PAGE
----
The sun begins to set as we get back to the truck, and we hurry along the unnamed road to our next ghost town.
Sulphur is aptly named after the sulfur deposits that exist nearby. The deposits became a commodity when a Paiute Indian is said to have lead prospectors to the area in 1869. Quickly the claim began to pay out, and in the 1880s, the mine was producing six tons of sulfur per day. Once the Western Pacific Railway laid lines through the area in 1909, the settlement constructed a post office. It wasn’t until the 1950s that the post office closed and the town became a skeleton.
Today, not much remains of the town of Sulphur. There are several collapsed structures that dot the landscape, dwarfed by the massive Hycroft Mine, which operates in the area today.
WIN THE MUCCA
We begin to make our way to Winnemucca, where a delicious barbecue dinner at The Pig awaits us. As we drive, Pulpit Rock—a massive geological feature protruding straight up from the earth—is illuminated by the sun and makes for a wonderful view. We snap a few sunset photos and eventually retire for
WELCOME TO PARADISE
The next morning, we’re up and headed straight for paradise. Everyone has a different notion of their own paradise, but when it comes to the sheer beauty of rustic Paradise Valley, I’m sure many would agree it’s deserving of the title. Though far from a ghost town, Paradise Valley is a must see if you’re traveling in this part of the state.
My grandfather and I try, albeit unsuccessfully, to locate several ghost towns in the area. Spotting mule deer while driving dirt roads looking for ghost towns isn’t a bad way to spend a day, though, even when unsuccessful.
We spend some time glancing at Hinkey Summit, which lies just north of Paradise Valley, and decide not to attempt passing it due to snowy conditions. So, it’s back out to Highway 95 north for us as we drive to more-accessible sites.
Near the Oregon border, we turn off on National Canyon Road (SSR 85) and make our way up the canyon. A large, rock house is visible at the mouth of the canyon, as is Threemile Creek, which winds across the dirt road a time or two. Soon we come across a structure used for loading ore at the Birthday Mine. The structure is massive and in incredible shape considering its age. We finally reach the top of the canyon, and can’t see much that resembles the ghost town of National anywhere. After glassing the area with binoculars, we decide to descend down SSR 694 by foot due to muddy road conditions. Soon enough, we discover the National site.
National is rumored to have once contained the richest gold ore ever mined in Nevada. In 1907, two prospectors are said to have entered the area by car—a car produced by National Motor Vehicle Company, hence the naming of the town. By 1909, the mine was producing ore that averaged almost $30 per pound. The ore was so rich that a town quickly sprung up, complete with several stores, saloons, and even a two-story hotel. By 1915, nearly $7 million in gold had been pulled from the ground, and the veins began to run dry.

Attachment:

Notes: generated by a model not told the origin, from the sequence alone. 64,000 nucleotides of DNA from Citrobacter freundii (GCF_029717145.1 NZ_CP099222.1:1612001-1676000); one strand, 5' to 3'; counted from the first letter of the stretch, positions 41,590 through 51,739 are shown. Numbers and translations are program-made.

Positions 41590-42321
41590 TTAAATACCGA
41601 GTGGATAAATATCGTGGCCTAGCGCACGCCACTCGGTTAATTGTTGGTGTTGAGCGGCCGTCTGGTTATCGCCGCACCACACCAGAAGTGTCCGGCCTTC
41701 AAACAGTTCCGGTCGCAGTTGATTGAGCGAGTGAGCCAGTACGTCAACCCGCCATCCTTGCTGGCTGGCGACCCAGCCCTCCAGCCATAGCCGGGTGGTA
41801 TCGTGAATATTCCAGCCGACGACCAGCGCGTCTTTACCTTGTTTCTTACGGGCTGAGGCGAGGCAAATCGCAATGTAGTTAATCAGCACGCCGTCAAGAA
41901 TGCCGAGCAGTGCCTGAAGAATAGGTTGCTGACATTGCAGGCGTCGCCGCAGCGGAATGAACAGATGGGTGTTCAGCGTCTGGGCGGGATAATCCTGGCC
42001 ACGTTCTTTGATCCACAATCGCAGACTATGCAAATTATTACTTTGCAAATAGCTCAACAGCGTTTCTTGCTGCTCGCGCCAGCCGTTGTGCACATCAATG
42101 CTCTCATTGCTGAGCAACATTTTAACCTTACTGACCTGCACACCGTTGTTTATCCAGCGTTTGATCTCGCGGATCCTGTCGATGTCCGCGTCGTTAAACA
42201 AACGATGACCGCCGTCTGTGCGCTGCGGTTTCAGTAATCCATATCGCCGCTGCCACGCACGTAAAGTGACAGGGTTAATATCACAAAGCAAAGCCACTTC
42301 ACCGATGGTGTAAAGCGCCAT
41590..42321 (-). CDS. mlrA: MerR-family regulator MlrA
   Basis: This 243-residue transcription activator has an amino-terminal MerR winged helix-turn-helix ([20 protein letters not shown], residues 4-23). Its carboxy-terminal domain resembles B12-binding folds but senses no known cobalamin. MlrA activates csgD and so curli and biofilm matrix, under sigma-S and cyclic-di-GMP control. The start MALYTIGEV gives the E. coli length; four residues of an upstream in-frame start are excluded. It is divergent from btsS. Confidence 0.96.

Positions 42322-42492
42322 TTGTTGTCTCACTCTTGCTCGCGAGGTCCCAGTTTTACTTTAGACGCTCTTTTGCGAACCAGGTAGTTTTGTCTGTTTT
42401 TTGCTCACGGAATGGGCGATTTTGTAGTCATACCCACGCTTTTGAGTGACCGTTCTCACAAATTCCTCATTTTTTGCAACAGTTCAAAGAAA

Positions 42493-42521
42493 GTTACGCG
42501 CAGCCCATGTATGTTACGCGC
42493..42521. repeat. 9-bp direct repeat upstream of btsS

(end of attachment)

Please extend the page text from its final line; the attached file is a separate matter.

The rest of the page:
Not much remains in the area today, surprising considering the town once contained more than 50 framed houses and many businesses. A flooded mine shaft accompanies several wooden and metal structures that exist sporadically throughout the canyon.
With one more ghost town on our list, we hurry to Lovelock—the fastest route for us to reach Seven Troughs. We take Seven Troughs Road (State Route 399) northwest out of Lovelock, racing the sun so we can see the ghost town in the last bit of daylight. As we approach Sage Valley hoping to make it to Seven Troughs, another ghost town catches our eye, and we decide to explore it instead. The ghost town of Tunnel is what we find, and what a beauty it is.
The site was established in the late 1920s when an attempt to tunnel horizontally into shafts of the Seven Troughs mines located several miles away was made. The goal was to eliminate drainage problems that were plaguing the Seven Troughs mines. After digging a little more than two miles, wet ground was encountered and drilling costs soared. All work was ceased in 1934.
There are several impressive structures still standing in Tunnel. A large, redbrick building stands in decent shape. A stamp mill, wooden cabins, and mine tailings create an impressive view. A cemetery lies about a mile below the camp with about a dozen gravesites, but the markers are illegible.
HOME, JAMES, AND DON’T SPARE
As my grandfather and I make the drive back to Reno, I reflect upon the things we experienced. It’s a wonder that these places endure. Endure through rain, through heat, through vandals leaving their ugly mark on the integrity of history; these places still exist. Some of these towns are fragile, as skeletons often are. But though delicate now, the impact they had on Nevada history is not.
GHOST TOWNS: 9